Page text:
When was the last time you truly took a deep breath? For me, it had been a really long time — weeks? months? — since I had consciously filled my lungs, appreciated that breath, and then let it go. #thingsiwontmissaboutwork That is, until I took two days off last week to reflect and write. But those days ended up being so much more, teaching me new things, affirming others and — best of all — giving me space to breathe for real for the first time in forever.
A New Approach to Weekends
I’ve been trying this new thing lately of treating weekend days not like these precious bits of time we have to cram everything into, but instead as mini early retirement days — days that I treat just like any other, but in which I happen to have full control over my time. Instead of thinking all week, “What all do we need to get done this weekend?” I make no plans, and when Saturday morning rolls around, I ask myself, “What do I want to do today?” (Mr. ONL has been away the last few weekends, which is why this hasn’t been a “we” question.)
Last weekend I went for two long hikes, and the weekend before that, I did the same thing. Both weekends I also wrote a lot, got some quality doggie snuggle time, and still had time to read and veg out.
All of that was spontaneous. And super heartening, too. A lot of the conversations we’ve been having with you guys lately have revolved around the question of goals and structure, and I’ve said that we’re craving less structure, fewer goals, while many of you believe that you need structure. Certainly we all need different things, and it’s also completely contextual — we’ve had SO MUCH structure for years, especially from all the work travel, that my gut has been telling me that what I really need is the opposite of that. It’s not just about escaping from the rigid calendar, but also about having time to let my mind wander, time to actually get bored.
Learning What Sparks My Creativity
I’ve realized recently that I really get creative only when I reach the point of boredom (or maybe near-boredom), and it’s been ages since I’ve had the luxury of that much time to get to that point. But hearing so many of you say that structure is helpful to you has gotten me worried — am I wrong about not wanting structure? Do I actually need it more than I think? Do I actually need clear, time-bound goals in order to get things done?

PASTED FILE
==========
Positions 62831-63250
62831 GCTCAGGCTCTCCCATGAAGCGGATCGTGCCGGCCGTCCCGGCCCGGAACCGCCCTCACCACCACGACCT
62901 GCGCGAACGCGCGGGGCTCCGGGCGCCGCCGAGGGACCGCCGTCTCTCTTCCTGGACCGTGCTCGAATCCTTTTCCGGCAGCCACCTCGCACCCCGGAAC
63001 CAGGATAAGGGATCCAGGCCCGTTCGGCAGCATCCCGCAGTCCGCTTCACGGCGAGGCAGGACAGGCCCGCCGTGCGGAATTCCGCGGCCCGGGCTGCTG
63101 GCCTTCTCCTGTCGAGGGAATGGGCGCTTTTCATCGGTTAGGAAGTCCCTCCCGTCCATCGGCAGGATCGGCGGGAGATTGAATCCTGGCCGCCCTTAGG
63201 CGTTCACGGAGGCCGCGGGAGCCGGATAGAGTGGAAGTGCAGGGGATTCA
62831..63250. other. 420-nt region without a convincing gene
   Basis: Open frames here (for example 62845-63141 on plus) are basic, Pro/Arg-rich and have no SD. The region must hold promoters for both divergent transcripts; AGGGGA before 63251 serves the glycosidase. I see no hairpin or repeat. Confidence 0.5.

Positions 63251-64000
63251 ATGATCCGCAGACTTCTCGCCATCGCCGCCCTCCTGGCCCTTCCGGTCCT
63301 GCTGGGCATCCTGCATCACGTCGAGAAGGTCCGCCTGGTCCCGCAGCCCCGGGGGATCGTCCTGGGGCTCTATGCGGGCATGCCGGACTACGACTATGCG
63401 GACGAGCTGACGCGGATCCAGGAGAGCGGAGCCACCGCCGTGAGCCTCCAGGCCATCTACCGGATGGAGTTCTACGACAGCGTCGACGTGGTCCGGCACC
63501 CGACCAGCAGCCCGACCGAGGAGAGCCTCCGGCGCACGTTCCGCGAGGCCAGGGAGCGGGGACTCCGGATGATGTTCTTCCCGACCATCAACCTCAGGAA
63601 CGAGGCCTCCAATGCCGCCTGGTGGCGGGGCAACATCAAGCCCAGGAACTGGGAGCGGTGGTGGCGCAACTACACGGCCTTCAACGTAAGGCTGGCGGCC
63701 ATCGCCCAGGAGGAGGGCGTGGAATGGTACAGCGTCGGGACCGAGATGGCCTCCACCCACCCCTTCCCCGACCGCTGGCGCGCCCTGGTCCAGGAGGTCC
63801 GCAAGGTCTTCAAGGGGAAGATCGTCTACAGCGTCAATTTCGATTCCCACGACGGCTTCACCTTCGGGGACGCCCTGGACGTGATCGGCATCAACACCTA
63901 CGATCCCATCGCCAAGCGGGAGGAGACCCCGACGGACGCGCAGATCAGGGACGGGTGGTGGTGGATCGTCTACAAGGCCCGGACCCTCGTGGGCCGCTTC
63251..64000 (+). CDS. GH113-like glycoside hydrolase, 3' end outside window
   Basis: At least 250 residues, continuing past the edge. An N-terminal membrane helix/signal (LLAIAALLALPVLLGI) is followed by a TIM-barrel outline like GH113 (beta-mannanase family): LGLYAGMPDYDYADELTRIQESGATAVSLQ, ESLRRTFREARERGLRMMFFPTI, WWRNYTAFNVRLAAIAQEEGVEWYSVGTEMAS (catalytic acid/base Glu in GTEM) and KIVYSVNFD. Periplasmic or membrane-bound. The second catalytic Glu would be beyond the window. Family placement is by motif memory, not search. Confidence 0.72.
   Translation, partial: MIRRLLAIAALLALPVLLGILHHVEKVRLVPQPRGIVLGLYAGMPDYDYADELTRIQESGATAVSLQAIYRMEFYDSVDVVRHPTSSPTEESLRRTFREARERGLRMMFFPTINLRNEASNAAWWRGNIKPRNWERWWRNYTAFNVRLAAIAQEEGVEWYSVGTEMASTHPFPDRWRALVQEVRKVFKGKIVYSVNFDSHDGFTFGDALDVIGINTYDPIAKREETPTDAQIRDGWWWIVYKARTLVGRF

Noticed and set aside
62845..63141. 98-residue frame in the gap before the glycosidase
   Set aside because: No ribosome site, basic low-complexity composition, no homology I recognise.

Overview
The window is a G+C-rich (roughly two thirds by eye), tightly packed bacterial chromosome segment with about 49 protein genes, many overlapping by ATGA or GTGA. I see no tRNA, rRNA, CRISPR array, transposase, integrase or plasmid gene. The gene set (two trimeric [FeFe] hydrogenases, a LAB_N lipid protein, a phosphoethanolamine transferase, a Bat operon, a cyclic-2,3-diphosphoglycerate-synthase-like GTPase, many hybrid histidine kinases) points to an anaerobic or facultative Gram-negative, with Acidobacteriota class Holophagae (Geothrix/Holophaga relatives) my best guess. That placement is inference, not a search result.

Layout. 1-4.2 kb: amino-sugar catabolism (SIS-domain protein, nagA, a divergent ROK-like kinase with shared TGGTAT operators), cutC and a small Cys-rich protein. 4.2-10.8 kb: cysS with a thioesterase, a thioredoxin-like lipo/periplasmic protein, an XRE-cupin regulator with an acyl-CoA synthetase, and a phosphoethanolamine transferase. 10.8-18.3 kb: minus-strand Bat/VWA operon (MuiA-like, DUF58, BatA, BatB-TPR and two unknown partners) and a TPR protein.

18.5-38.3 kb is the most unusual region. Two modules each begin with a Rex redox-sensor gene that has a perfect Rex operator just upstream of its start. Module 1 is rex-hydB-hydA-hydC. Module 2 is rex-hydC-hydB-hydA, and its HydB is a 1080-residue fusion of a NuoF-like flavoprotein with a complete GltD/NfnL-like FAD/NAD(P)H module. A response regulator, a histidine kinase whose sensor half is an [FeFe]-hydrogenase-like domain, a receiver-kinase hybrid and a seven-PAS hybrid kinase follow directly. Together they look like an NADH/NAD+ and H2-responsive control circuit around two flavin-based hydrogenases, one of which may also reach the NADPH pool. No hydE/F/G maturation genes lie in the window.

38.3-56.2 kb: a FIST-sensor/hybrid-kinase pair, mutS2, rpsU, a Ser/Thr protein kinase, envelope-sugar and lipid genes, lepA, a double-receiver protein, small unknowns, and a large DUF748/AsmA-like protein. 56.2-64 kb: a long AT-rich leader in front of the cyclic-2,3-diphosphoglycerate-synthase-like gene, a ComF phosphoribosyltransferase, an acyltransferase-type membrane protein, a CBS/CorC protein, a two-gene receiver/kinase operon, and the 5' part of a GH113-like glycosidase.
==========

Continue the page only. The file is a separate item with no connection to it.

It’s both super awesome and quite a relief to see that the answer is no. I’m under no illusion that these few days of pretend early retirement are not necessarily replicating the real thing, but they’ve been enough to affirm that, when given the freedom of no structure, I do actually get up off of my butt and get things done.
But the lack of structure itself isn’t enough. I’ve found that I have my best ideas out in nature, with no one else around, when I have the time and space to breathe for real, when I hit that point of What else should I think about? I love my weeknight hikes when I’m home, but they are usually a race to get in my 10,000 steps before the sun sets, which is not the same thing.
The Extended Experiment
To test out my theory of motivation and productivity under unstructured conditions, I decided to take off from work last Thursday and Friday to give myself a full four days of early retirement dress-up/writers retreat.
The plan was not to structure the time or put parameters around it. I’d try to write in different places — at home, at a cafe, and on the comfy couches at a local hotel — but wouldn’t schedule any of it. If I felt like going to visit a friend, I’d visit a friend. If I felt like getting on my bike or hitting the trails, I’d do that stuff. I wouldn’t do chores around the house or run errands, because even though those are the norm on weekends, they won’t be an everyday thing in retirement.
It’s impossible to assess from a test this short what my motivation will do long-term, and if I’ll stay focused on my goals of writing books and making documentaries after we retire. So I didn’t try to test that. Instead, it was all about the question of: What happens when I have my days to do with as I please, with nothing scheduled and no real structure other than the sun rising and setting?
What I Learned